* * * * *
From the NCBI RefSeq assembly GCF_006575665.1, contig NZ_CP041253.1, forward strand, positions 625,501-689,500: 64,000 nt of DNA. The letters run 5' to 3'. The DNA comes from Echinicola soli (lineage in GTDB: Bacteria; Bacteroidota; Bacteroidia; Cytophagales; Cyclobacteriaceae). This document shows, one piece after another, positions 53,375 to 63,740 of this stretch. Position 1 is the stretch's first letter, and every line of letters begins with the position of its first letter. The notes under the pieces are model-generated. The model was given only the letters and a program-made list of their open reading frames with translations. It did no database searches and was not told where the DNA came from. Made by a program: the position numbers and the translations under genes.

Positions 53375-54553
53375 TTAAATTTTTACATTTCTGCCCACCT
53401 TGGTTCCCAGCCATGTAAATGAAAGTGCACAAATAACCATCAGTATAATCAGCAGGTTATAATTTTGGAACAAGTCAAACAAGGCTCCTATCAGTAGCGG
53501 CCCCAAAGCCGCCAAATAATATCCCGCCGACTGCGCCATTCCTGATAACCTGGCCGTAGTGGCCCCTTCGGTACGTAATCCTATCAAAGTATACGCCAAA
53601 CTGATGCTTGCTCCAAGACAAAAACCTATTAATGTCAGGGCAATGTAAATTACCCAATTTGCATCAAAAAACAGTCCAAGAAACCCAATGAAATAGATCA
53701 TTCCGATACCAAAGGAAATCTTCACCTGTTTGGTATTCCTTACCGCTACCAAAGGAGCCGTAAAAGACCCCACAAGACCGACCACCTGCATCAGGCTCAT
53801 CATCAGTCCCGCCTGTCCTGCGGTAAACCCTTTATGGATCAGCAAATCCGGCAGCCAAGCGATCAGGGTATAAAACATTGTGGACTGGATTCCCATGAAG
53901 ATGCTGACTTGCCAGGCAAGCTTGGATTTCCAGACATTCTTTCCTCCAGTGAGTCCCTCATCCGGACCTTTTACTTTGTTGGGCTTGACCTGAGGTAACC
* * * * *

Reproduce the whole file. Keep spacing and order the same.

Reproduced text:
From the NCBI RefSeq assembly GCF_006575665.1, contig NZ_CP041253.1, forward strand, positions 625,501-689,500: 64,000 nt of DNA. The letters run 5' to 3'. The DNA comes from Echinicola soli (lineage in GTDB: Bacteria; Bacteroidota; Bacteroidia; Cytophagales; Cyclobacteriaceae). This document shows, one piece after another, positions 53,375 to 63,740 of this stretch. Position 1 is the stretch's first letter, and every line of letters begins with the position of its first letter. The notes under the pieces are model-generated. The model was given only the letters and a program-made list of their open reading frames with translations. It did no database searches and was not told where the DNA came from. Made by a program: the position numbers and the translations under genes.

Positions 53375-54553
53375 TTAAATTTTTACATTTCTGCCCACCT
53401 TGGTTCCCAGCCATGTAAATGAAAGTGCACAAATAACCATCAGTATAATCAGCAGGTTATAATTTTGGAACAAGTCAAACAAGGCTCCTATCAGTAGCGG
53501 CCCCAAAGCCGCCAAATAATATCCCGCCGACTGCGCCATTCCTGATAACCTGGCCGTAGTGGCCCCTTCGGTACGTAATCCTATCAAAGTATACGCCAAA
53601 CTGATGCTTGCTCCAAGACAAAAACCTATTAATGTCAGGGCAATGTAAATTACCCAATTTGCATCAAAAAACAGTCCAAGAAACCCAATGAAATAGATCA
53701 TTCCGATACCAAAGGAAATCTTCACCTGTTTGGTATTCCTTACCGCTACCAAAGGAGCCGTAAAAGACCCCACAAGACCGACCACCTGCATCAGGCTCAT
53801 CATCAGTCCCGCCTGTCCTGCGGTAAACCCTTTATGGATCAGCAAATCCGGCAGCCAAGCGATCAGGGTATAAAACATTGTGGACTGGATTCCCATGAAG
53901 ATGCTGACTTGCCAGGCAAGCTTGGATTTCCAGACATTCTTTCCTCCAGTGAGTCCCTCATCCGGACCTTTTACTTTGTTGGGCTTGACCTGAGGTAACC